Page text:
Assessment 2023

This course uses “contract grading.” This means that you choose in advance the work you will do, and receive a relevant grade so long as you fulfil that contract. You will know throughout the semester exactly what your final grade will be, provided you do not break your contract.

It is quite possible to get a high grade in this course, and to have that grade guaranteed. It will take work–specifically, a lot of reading–but it is quite attainable, and will involve no surprises.

On the other hand, if you prefer to do the minimum (or somewhere in between the minimum and the maximum), you will still learn something, and nobody will be chasing you to ensure you do any more than you have contracted.

The four texts you have to read in order to pass this class are those by de la Parra, Borges, García Márquez, and Menchú. (Note that we will spend two weeks on García Márquez.) If you do not read these four, you will not pass the class. If you do, you will pass.

All the other texts are optional, but your grade will rise the more that you read.

How do you show that you have read them? You write and publish a blog post, of around 400-500 words (or with an embedded video blog of 5-10 minutes), and comment briefly on two blogs posts written by your classmates and peers. (More details here.)

You will also write an introductory blogpost (in week one), and a concluding blogpost (in week 13), reflecting on what you have learned.

The more books that you read (and so blogposts and comments that you write), the higher your grade will be, as follows:

Number of texts read / blogposts written Percentage Grade Final Letter Grade
4 (de la Parra, Borges, García Márquez, and Menchú) / 7 60-63 C
5 (the basic four plus one) / 8 64-67 C+
6 (the basic four plus two) / 9 68-71 B-
7 (the basic four plus three) / 10 72-75 B
8 (the basic four plus four) / 11 76-79 B+
9 (the basic four plus five) / 12 80-84 A-
10 (the basic four plus six) / 13 85-89 A
11 (the basic four plus seven) / 14 90-100 A+

You can choose which books you read and write on (after the basic four). For every optional week, you have two options to pick between. There is a guide to help you choose your own adventure here.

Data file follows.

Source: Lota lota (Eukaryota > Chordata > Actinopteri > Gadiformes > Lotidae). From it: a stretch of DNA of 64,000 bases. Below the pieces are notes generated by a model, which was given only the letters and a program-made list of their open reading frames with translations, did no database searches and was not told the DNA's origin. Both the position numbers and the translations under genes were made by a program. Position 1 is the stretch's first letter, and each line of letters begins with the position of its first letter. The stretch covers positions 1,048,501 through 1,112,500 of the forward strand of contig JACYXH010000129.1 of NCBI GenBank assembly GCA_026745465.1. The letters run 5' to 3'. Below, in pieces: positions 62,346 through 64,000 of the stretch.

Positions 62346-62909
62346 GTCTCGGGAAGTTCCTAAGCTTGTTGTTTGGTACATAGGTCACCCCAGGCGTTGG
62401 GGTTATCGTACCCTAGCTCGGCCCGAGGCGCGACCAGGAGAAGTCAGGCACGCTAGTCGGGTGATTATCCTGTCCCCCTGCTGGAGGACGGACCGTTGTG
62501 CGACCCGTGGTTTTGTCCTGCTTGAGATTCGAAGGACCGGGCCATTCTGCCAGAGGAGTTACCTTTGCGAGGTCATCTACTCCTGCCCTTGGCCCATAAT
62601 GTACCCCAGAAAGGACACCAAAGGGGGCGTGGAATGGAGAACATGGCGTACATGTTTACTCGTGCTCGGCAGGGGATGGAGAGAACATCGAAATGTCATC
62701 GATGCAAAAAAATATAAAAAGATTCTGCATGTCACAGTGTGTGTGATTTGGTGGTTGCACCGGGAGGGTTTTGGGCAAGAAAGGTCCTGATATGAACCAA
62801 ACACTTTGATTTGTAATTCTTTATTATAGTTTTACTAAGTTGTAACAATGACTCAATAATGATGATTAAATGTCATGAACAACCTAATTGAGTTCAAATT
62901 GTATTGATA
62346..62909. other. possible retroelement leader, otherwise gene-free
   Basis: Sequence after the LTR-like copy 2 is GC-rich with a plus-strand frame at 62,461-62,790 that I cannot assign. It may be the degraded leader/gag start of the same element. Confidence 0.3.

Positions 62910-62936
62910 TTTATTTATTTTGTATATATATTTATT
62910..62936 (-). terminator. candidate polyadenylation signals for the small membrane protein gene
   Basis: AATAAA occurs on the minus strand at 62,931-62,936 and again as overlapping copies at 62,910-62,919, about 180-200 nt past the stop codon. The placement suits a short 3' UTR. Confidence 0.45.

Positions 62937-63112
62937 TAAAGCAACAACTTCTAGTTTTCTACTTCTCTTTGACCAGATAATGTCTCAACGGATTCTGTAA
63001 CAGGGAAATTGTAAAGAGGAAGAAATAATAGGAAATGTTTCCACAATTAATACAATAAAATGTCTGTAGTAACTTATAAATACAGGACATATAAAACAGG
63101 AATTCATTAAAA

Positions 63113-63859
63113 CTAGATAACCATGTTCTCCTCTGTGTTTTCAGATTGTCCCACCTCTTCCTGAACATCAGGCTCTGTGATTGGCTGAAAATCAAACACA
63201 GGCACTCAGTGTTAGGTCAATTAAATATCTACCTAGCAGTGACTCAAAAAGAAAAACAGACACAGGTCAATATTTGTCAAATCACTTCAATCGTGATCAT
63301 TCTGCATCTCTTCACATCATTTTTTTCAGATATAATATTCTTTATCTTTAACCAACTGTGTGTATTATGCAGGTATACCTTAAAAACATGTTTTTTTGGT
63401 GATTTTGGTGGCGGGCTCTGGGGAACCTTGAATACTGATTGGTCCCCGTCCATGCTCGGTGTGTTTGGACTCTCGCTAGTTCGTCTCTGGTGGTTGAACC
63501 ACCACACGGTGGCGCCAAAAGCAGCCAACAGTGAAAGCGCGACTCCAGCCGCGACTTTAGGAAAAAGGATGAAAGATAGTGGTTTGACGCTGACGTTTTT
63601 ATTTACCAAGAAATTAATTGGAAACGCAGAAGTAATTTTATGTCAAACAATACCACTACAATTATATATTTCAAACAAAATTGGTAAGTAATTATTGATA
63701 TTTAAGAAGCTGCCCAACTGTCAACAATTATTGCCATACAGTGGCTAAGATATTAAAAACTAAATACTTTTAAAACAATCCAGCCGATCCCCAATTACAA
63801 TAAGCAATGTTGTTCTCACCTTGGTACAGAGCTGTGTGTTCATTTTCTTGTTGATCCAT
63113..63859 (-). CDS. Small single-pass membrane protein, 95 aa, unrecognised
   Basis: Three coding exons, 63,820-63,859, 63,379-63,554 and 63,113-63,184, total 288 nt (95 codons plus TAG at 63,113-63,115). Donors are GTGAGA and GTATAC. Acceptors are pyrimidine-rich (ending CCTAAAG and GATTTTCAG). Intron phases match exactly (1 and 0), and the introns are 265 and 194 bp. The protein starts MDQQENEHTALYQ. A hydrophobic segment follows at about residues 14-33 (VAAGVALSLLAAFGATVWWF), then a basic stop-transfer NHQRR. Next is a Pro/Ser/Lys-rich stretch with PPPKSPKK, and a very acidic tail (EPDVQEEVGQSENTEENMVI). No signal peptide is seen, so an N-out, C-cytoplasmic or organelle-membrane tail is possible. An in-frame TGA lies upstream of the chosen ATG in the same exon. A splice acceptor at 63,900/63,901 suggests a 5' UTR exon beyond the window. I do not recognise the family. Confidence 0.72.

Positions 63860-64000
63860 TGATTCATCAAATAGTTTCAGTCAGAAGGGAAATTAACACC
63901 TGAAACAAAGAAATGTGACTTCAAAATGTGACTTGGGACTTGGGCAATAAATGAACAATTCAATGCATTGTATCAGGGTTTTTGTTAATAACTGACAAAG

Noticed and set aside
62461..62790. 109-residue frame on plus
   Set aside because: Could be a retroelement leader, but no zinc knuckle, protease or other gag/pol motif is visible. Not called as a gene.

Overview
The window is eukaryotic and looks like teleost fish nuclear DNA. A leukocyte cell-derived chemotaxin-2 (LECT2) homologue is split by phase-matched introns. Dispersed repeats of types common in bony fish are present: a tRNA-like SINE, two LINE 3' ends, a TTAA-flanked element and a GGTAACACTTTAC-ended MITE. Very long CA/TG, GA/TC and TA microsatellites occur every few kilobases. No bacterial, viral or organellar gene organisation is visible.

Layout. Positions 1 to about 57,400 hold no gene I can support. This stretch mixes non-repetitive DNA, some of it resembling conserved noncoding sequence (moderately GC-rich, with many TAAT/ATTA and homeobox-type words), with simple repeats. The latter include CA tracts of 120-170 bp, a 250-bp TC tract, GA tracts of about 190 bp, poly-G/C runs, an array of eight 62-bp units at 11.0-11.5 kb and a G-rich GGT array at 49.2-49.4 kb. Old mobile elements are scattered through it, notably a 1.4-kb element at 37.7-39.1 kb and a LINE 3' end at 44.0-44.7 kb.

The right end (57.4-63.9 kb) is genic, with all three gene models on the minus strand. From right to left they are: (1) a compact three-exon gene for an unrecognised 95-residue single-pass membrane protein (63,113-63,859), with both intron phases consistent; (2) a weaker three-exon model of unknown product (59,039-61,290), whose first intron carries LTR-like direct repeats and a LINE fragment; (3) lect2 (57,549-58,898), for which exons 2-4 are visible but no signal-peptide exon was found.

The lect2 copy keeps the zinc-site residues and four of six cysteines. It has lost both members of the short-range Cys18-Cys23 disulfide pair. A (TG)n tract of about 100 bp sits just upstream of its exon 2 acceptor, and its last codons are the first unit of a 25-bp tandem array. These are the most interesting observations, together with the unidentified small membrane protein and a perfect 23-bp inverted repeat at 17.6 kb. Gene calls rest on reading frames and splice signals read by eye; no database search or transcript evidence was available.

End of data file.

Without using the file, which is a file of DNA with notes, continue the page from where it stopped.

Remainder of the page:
You tell me in advance how many and which books you plan to read. This is your contract. In return, if you fulfil that contract, I guarantee you the appropriate grade. Fill our your contract here (PDF).

Over the course of the semester, you are allowed to make one, and only one, revision of your contract (changing the choice of books, or the number of books, to get a higher or a lower grade). No changes are permitted after week six (February 16).

You also need to attend class for at least as many weeks as the number of books you are reading, plus a second week for García Márquez, as well as the first (introductory) and final (concluding) weeks. So for instance, if you choose to read seven books (for a B), you will need to attend class for 10 weeks (twice for García Márquez), including the introductory and concluding weeks. Attendance in the weeks you have contracted is compulsory. If you do not attend, you break your contract.

But after the introductory week, you only have to attend one class session per week. You are invited to come twice on weeks when we have two sessions on the same text (when we are reading one of the basic four: de la Parra, Borges, García Márquez, and Menchú; each session we will approach these books in different ways), but you do not have to do so.

You need to have watched the online video lecture (and any conversation videos) before you come to class.

There will be a short midterm and final exam. These will be used, however, merely to help determine your final grade within the parameters determined by the number of texts you have read. I.e. what exact grade you receive between 80 and 84 (if you read nine books, and so contract to get an A-) or between 72 and 75 (if you read seven books, and so contract for a B), and so on.

The midterm and final exam may also be used to help determine your grade if you fail to fulfil your contract.